The Regolith Advanced Surface Systems Operations Robot — RASSOR, for short — is the robot that will help NASA find water on the moon, and could eventually lead to a permanent, manned lunar base. RASSOR is an excavator that NASA hopes will extract water, ice, and fuel from lunar soil. It's able to traverse steep slopes, climb over rocks, and dig for and collect soil before taking it to a processing plant for water extraction. NASA says that RASSOR will "be the feeder for a lunar resource processing plant, a level of industry never before tried anywhere besides Earth."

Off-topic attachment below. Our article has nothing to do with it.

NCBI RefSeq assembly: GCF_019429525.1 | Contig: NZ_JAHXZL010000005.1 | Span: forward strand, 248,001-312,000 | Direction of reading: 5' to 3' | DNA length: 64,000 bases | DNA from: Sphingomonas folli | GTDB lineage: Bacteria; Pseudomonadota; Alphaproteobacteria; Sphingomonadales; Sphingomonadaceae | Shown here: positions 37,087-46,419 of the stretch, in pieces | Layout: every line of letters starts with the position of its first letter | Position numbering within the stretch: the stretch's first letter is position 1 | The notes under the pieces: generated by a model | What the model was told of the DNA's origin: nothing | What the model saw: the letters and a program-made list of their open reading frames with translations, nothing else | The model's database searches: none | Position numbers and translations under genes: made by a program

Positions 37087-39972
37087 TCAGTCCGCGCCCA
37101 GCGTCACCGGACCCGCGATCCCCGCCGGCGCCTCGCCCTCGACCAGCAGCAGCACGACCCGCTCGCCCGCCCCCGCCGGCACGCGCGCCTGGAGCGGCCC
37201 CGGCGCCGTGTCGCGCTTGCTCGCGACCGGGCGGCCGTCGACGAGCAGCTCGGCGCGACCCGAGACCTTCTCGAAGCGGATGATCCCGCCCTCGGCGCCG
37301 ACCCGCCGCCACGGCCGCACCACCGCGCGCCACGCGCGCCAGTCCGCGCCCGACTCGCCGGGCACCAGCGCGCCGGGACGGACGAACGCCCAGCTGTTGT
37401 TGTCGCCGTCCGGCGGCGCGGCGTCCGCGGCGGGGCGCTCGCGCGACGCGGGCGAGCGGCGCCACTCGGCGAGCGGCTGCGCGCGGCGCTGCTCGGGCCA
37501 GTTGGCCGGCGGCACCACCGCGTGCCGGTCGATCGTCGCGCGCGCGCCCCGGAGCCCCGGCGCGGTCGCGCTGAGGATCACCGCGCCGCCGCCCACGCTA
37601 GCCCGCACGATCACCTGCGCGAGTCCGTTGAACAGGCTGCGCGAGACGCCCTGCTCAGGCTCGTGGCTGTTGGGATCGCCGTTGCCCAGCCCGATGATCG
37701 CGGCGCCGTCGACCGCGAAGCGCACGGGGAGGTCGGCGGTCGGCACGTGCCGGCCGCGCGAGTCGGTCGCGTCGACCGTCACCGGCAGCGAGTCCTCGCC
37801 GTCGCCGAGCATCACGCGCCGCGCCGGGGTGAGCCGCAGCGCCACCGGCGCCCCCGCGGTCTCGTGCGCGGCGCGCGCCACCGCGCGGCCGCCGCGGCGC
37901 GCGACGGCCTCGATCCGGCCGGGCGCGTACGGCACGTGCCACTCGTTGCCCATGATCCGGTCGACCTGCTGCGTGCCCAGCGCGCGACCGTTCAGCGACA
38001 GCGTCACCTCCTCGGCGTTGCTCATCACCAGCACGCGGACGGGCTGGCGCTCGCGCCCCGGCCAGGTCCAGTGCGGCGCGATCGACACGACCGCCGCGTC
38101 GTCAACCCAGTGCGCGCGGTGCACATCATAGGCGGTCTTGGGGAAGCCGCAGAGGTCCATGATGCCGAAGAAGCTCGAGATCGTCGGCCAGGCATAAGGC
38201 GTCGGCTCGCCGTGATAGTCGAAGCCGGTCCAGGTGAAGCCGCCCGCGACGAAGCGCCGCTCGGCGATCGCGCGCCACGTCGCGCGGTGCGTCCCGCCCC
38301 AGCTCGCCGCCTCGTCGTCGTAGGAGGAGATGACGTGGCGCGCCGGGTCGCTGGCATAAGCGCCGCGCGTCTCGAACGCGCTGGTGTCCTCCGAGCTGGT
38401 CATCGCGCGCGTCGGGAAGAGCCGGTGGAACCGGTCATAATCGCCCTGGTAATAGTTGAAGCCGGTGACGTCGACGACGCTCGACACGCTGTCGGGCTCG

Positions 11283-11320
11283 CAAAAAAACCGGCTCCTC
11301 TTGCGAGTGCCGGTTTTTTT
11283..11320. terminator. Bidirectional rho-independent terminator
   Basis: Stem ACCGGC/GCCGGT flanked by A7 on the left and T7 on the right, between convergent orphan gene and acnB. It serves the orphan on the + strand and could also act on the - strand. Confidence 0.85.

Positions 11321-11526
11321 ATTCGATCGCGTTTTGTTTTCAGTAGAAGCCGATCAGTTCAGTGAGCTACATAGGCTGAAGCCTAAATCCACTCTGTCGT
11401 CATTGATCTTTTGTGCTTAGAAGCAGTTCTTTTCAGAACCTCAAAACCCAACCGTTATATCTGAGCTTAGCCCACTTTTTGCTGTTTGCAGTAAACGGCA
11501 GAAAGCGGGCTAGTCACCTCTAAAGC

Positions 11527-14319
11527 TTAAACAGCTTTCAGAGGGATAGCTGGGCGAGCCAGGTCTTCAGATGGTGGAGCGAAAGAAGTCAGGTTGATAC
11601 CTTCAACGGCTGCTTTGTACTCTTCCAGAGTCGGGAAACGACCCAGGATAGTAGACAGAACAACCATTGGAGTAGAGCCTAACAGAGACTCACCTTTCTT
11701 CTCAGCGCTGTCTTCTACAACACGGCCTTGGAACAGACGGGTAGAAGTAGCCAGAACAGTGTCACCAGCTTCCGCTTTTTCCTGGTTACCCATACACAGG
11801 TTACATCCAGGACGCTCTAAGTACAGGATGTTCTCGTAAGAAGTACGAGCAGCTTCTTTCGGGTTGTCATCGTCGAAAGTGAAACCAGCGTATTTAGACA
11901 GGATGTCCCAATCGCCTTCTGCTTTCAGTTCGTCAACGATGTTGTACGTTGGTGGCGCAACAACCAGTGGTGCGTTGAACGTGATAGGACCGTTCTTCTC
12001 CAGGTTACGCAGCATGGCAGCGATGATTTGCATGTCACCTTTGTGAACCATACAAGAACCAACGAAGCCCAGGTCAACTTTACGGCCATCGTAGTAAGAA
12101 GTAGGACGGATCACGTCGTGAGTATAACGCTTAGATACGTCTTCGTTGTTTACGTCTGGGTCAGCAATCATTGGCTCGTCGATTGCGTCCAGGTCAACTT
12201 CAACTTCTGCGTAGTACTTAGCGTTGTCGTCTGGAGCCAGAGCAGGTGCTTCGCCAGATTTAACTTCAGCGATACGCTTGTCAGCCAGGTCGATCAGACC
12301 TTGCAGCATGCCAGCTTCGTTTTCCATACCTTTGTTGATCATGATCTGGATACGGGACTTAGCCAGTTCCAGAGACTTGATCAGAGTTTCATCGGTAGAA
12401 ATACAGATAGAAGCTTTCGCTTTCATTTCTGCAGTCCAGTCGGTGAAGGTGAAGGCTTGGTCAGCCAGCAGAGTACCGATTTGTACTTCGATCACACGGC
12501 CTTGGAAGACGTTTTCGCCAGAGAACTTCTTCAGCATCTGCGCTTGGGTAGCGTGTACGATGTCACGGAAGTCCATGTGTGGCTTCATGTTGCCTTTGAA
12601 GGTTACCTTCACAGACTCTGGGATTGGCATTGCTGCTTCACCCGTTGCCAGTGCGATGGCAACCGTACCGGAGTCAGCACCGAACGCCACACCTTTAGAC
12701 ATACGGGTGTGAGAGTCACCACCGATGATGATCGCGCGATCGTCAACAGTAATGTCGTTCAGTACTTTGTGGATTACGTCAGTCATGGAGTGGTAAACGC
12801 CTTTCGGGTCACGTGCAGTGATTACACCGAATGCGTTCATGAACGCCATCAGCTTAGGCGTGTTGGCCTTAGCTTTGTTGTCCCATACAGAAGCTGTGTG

RASSOR's legs are also digging tools
The main challenge in designing the robot was mass: it costs around $4,000 per pound to send something into space, but RASSOR must also be heavy enough to correctly operate in low-gravity lunar environments. The space agency's prototype excavator overcomes these hurdles with an ingenious 100-pound multii-purpose design. The robot's "legs" also act as digging tools, and are heavy enough to give RASSOR leverage to dig without the device tipping over. The shape-shifting design also allows RASSOR to stand vertically in order to dump the soil it's collected into a processing plant hopper without the need for a ramp.
Although NASA is very pleased with the progress of its robot, it won't be headed to the moon just yet. The first water-seeking lunar mission is scheduled for 2017, which gives the engineers plenty of time to perfect the design. The agency still has a lot of work to do, and will begin testing a second iteration of RASSOR next year.
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